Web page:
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California confirms 107 measles cases, 39 from Disneyland outbreak

The outbreak has renewed a debate over the so-called anti-vaccination movement, in which fears about potential side effects of vaccines have led a small minority of parents to refuse to allow their children to be inoculated.

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    The word "marvelous" probably shouldn't be used to describe measles. Author Stephanie Messenger is learning that the hard way. Her 2012 children's book Melanie's Marvelous Measles is getting renewed attention thanks to a recent deadly outbreak of measles in Disneyland in December.
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A total of 107 cases of measles have been confirmed in California, more than a third of them linked to an outbreak that began in Disneyland in late December, state health officials said on Monday.

More than three dozen additional cases of the highly infectious disease have been reported in 19 other states and in Mexico, including three new cases diagnosed in Cook County, Illinois. Seven of the eight cases so far found in Cook County are associated with a daycare center in the city of Palatine.

Georgia health officials reported that an infant arriving in Atlanta from outside the United States was confirmed to have measles, marking the state's first reported case of the disease since 2012.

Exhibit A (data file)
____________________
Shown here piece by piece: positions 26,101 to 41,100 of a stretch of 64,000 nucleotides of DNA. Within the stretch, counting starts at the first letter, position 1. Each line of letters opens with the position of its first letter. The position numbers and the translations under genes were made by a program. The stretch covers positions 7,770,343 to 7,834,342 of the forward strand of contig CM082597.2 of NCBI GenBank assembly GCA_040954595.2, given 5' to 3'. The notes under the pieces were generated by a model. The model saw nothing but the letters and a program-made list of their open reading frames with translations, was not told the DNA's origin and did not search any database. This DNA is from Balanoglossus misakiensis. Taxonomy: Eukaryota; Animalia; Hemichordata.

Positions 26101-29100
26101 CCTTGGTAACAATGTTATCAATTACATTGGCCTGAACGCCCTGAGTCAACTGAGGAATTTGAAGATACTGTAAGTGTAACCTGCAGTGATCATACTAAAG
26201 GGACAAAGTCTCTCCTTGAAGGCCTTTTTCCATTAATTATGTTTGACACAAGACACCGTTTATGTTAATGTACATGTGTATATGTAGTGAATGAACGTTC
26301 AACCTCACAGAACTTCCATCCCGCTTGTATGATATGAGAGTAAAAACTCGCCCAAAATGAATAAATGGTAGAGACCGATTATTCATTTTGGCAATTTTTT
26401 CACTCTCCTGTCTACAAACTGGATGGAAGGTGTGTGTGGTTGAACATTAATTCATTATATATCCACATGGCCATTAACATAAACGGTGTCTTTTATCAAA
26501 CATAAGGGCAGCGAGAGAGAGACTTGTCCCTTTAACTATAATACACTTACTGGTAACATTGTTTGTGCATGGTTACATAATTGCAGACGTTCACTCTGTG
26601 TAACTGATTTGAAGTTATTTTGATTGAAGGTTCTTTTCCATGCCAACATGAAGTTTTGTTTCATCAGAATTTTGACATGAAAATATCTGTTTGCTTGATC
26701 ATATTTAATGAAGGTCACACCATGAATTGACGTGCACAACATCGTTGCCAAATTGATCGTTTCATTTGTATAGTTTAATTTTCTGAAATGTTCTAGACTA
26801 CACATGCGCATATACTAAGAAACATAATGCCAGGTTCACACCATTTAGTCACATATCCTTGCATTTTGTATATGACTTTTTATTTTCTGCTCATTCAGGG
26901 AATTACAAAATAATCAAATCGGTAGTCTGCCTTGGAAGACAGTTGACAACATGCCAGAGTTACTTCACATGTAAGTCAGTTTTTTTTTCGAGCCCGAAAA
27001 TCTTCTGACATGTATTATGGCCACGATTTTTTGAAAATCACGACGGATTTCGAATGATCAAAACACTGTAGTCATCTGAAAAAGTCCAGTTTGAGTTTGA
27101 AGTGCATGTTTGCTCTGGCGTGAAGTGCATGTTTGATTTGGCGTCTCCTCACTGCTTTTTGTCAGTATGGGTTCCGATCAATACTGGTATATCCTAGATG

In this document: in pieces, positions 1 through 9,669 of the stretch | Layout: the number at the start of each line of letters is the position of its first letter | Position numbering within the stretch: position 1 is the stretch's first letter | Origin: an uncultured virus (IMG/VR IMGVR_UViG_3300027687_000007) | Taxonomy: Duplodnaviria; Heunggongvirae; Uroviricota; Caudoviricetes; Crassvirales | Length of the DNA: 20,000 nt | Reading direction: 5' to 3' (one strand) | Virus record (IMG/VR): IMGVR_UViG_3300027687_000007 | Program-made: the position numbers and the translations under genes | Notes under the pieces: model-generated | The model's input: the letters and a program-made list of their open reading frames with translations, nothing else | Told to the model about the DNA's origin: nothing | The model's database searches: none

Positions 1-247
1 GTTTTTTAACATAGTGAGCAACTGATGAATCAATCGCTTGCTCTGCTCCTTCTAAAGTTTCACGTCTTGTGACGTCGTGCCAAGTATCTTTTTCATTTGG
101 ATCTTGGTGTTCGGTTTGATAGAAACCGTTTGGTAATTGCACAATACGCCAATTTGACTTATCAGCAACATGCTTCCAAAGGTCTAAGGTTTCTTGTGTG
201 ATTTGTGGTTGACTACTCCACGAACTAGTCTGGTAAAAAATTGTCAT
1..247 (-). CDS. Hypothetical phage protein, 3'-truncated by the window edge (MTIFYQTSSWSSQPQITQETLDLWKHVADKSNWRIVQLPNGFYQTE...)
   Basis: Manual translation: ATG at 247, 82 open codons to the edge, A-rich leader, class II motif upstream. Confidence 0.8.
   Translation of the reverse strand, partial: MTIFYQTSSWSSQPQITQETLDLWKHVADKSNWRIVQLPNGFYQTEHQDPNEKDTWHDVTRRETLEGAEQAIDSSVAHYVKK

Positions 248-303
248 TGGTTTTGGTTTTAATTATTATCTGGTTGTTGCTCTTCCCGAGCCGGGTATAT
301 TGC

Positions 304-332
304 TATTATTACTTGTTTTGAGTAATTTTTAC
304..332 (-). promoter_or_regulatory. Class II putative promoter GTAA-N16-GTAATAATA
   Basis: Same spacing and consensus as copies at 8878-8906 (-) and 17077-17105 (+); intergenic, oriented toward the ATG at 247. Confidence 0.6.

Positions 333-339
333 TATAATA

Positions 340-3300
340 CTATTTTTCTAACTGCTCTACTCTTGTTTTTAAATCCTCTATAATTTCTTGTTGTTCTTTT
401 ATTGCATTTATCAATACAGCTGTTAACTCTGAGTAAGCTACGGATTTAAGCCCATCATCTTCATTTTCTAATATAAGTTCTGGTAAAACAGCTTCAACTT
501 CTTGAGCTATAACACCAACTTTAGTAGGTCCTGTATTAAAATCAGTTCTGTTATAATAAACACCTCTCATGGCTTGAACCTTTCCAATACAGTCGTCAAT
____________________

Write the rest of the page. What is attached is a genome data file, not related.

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The Georgia case is unrelated to a California outbreak that health officials believe began with a person from outside the United States who visited the Disneyland theme park in Anaheim in late December.

Georgia health officials are working with the U.S. Centers for Disease Control and Prevention to identify anyone who may have been exposed to measles from the infant, the Georgia Department of Public Health said.

According to the California Department of Public Health, 39 of the state's 107 confirmed cases have been linked to the Disneyland cluster.

The measles outbreak has renewed a debate over the so-called anti-vaccination movement in which fears about potential side effects of vaccines, fueled by now-debunked research suggesting a link to autism, have led a small minority of parents to refuse to allow their children to be inoculated.

Some parents also opt not to have their children vaccinated for religious or other reasons.

Measles was declared eliminated in the United States in 2000 after decades of intensive childhood vaccine efforts. But last year, the country had its highest number of measles cases in two decades.

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